WASHINGTON -- When Hurricane Katrina struck, Ashbritt Inc. was well positioned to take advantage of the torrent of government dollars that followed.
The Pompano Beach, Fla., firm had spent years cultivating its relationship with the federal government, contributing tens of thousands of dollars to the Republican Party and, more recently, hiring a powerful firm to lobby the Army Corps of Engineers on ''disaster mitigation."
After Katrina hit, Ashbritt was given the largest award to date -- a deal worth as much as $1.1 billion from the Corps for debris removal.
It is a story of government ties that is repeated time and again for the winners of the 10 largest Katrina contracts, according to an Associated Press review.
At least four of those contracts are now being reviewed for possible waste and abuse.
All 10 companies are located outside the affected Gulf Coast region, most are politically active, and most got the work after a limited bidding process.
''How can the government say it is serious about reconstructing the Gulf Coast and edge out small and minority-owned businesses?" said Representative Bennie Thompson of Mississippi, the ranking Democrat on the House Committee on Homeland Security. ''The only way to make sure the relief funds reach hurricane victims and damaged areas is to be aggressive about oversight."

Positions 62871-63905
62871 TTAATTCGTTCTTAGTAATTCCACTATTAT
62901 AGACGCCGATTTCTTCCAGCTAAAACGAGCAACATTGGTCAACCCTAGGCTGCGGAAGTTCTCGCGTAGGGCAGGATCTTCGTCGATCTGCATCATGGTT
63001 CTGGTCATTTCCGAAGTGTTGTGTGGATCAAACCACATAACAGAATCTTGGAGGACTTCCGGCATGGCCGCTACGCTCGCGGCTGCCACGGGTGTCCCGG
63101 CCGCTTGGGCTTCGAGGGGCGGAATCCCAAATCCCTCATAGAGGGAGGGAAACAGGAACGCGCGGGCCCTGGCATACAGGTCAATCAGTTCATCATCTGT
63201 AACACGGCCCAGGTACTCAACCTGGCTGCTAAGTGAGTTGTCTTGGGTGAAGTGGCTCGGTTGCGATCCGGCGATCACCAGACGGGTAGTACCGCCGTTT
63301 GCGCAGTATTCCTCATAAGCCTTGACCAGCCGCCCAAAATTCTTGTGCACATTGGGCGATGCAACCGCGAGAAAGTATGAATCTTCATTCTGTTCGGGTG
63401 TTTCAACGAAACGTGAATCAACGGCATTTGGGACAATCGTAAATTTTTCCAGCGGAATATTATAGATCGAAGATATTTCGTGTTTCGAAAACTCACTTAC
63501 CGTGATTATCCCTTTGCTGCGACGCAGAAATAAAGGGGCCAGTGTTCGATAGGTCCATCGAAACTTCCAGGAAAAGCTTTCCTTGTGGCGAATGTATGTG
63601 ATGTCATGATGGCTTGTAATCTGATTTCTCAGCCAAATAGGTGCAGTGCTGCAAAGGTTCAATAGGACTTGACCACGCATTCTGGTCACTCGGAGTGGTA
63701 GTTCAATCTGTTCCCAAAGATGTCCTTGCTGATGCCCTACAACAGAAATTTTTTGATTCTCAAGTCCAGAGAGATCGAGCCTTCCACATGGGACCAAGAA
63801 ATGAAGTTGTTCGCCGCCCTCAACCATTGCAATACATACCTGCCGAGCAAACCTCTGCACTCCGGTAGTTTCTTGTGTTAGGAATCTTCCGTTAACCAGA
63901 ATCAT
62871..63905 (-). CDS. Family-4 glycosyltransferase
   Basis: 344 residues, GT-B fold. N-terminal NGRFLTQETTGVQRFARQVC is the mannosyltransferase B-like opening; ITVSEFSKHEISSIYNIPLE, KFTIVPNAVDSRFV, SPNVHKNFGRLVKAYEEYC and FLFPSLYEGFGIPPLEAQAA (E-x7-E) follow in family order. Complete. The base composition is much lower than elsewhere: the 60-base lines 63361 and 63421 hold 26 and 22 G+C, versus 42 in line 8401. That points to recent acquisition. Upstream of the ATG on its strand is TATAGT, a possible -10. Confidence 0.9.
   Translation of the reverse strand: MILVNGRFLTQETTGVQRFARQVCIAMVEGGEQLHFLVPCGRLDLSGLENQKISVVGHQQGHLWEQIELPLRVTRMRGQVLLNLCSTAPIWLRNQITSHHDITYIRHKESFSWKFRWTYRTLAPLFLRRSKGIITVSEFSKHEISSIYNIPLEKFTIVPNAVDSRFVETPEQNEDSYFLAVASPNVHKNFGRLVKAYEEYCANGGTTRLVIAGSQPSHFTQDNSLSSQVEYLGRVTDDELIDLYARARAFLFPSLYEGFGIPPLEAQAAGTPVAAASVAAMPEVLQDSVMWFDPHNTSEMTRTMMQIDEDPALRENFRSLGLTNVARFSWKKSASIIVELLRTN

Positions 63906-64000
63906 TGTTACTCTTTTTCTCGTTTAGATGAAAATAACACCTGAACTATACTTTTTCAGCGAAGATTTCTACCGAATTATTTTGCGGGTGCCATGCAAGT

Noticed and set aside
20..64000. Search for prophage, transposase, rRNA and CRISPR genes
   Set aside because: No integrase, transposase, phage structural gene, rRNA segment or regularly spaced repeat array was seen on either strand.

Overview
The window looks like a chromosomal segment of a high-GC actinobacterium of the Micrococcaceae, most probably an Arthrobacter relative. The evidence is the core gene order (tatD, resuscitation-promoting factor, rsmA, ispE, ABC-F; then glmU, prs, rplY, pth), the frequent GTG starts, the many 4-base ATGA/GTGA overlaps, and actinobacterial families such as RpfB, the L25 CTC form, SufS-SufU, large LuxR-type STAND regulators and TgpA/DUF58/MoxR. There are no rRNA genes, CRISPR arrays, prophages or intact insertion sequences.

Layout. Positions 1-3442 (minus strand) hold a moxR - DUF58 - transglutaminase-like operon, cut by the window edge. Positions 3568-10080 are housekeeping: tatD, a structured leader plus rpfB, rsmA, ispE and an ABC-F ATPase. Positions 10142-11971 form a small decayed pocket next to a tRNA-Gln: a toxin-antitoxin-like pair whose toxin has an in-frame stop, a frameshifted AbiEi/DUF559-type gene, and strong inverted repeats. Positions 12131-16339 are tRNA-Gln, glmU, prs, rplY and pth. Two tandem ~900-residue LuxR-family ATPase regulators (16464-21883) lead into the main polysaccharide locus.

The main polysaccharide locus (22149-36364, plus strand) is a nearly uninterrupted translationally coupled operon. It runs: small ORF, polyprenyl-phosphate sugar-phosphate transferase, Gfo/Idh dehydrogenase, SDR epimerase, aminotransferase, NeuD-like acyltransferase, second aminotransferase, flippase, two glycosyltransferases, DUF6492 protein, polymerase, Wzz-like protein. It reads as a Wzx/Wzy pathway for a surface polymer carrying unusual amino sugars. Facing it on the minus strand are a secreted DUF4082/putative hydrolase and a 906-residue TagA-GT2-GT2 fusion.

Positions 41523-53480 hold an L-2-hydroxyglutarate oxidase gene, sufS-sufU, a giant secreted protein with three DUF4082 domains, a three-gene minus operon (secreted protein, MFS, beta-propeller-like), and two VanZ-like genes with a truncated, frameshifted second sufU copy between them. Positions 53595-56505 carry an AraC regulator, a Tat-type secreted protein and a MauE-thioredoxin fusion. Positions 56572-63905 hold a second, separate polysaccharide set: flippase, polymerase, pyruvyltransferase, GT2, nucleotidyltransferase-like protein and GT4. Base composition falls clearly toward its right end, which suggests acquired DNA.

The Federal Emergency Management Agency and the Army Corps, which award the bulk of Katrina contracts, say they are committed to handing out contracts based on merit and open competition.
FEMA also has pledged to rebid four contracts worth $100 million each to politically connected firms --
Priority will be given to small and minority-owned businesses, FEMA says.
But the winners of even larger Katrina deals -- those valued at $170 million or more -- will not have to rebid or renegotiate.
Most of the companies had done previous work for the government, either related to earlier hurricanes or in Iraq, and those existing relationships were key to winning new deals.
''This shows the best government contractors don't always get hired, the most politically influential do," said Keith Ashdown, vice president of the watchdog group Taxpayers for Common Sense. ''We need to strive for more competitive bidding."
The deals include:
A $521.4 million contract to Gulf Stream Coach of Nappanee, Ind., for travel trailers to house evacuees. Since 2000, company founder James F. Shea and his family have contributed more than $20,000 to GOP candidates, including President Bush and Representative Bob Ney, an Ohio Republican who chairs the House Administration Committee.
A no-bid modification to an existing contract with
In a preliminary review, government auditors this week found that the Transportation Department approved payments on the Landstar contract without issuing written orders or otherwise recording them in ways to allow adequate oversight.
A $236 million rush order with Carnival Cruise Lines for six months of temporary housing.